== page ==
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1. Appropriate for a decision by a court because of the presentation of clear legal issues in a dispute between parties with an actual stake in the outcome.
2. Appropriate to adjudication by the judiciary rather than resolution by the legislative or administrative branches.
[Middle English, from Old French, from Medieval Latin iūstitiābilis, from Medieval Latin iūstitiāre, to try, from Latin iūstitia, justice; see justice.]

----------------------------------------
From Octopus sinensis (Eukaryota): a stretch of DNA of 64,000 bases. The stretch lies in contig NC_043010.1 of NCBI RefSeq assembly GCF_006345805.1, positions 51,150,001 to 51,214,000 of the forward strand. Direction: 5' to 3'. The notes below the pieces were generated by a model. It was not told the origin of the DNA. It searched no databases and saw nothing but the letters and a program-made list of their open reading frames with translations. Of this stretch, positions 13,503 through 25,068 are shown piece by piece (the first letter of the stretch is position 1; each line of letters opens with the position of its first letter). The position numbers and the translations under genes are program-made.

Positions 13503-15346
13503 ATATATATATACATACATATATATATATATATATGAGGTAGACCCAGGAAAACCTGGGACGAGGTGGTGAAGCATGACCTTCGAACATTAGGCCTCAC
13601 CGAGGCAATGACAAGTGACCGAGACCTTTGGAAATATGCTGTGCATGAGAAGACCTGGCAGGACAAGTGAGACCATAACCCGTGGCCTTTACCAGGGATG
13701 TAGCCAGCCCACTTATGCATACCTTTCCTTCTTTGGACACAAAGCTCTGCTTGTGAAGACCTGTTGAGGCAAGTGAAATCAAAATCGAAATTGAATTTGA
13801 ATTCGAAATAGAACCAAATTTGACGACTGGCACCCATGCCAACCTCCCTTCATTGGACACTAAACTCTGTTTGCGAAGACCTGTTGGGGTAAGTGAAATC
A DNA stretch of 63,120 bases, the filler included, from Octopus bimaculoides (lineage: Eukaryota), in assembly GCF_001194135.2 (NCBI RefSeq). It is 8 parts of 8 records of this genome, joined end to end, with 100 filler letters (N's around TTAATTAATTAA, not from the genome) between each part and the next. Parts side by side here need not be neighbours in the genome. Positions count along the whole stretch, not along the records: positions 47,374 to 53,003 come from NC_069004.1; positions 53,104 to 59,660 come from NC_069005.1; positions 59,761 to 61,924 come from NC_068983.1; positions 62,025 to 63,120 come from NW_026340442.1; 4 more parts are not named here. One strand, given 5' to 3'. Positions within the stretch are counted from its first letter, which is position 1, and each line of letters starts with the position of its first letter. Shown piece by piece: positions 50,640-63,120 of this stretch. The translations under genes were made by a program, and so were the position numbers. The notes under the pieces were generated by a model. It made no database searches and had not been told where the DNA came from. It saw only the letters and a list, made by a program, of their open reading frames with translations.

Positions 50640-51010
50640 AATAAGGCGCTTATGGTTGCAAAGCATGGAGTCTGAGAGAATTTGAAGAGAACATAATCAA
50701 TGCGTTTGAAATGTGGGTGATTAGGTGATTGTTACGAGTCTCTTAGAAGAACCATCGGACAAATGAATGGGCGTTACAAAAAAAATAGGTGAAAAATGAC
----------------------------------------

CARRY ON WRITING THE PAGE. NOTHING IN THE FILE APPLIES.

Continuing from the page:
American Heritage® Dictionary of the English Language, Fifth Edition. Copyright © 2016 by Houghton Mifflin Harcourt Publishing Company. Published by Houghton Mifflin Harcourt Publishing Company. All rights reserved.
1. (Law) capable of being determined by a court of law
2. (Law) liable to be brought before a court for trial; subject to jurisdiction
Collins English Dictionary – Complete and Unabridged, 12th Edition 2014 © HarperCollins Publishers 1991, 1994, 1998, 2000, 2003, 2006, 2007, 2009, 2011, 2014
jus•ti•ci•a•ble(dʒʌˈstɪʃ i ə bəl, -ˈstɪʃ ə bəl)
capable of being settled by law or by the action of a court.
Random House Kernerman Webster's College Dictionary, © 2010 K Dictionaries Ltd. Copyright 2005, 1997, 1991 by Random House, Inc. All rights reserved.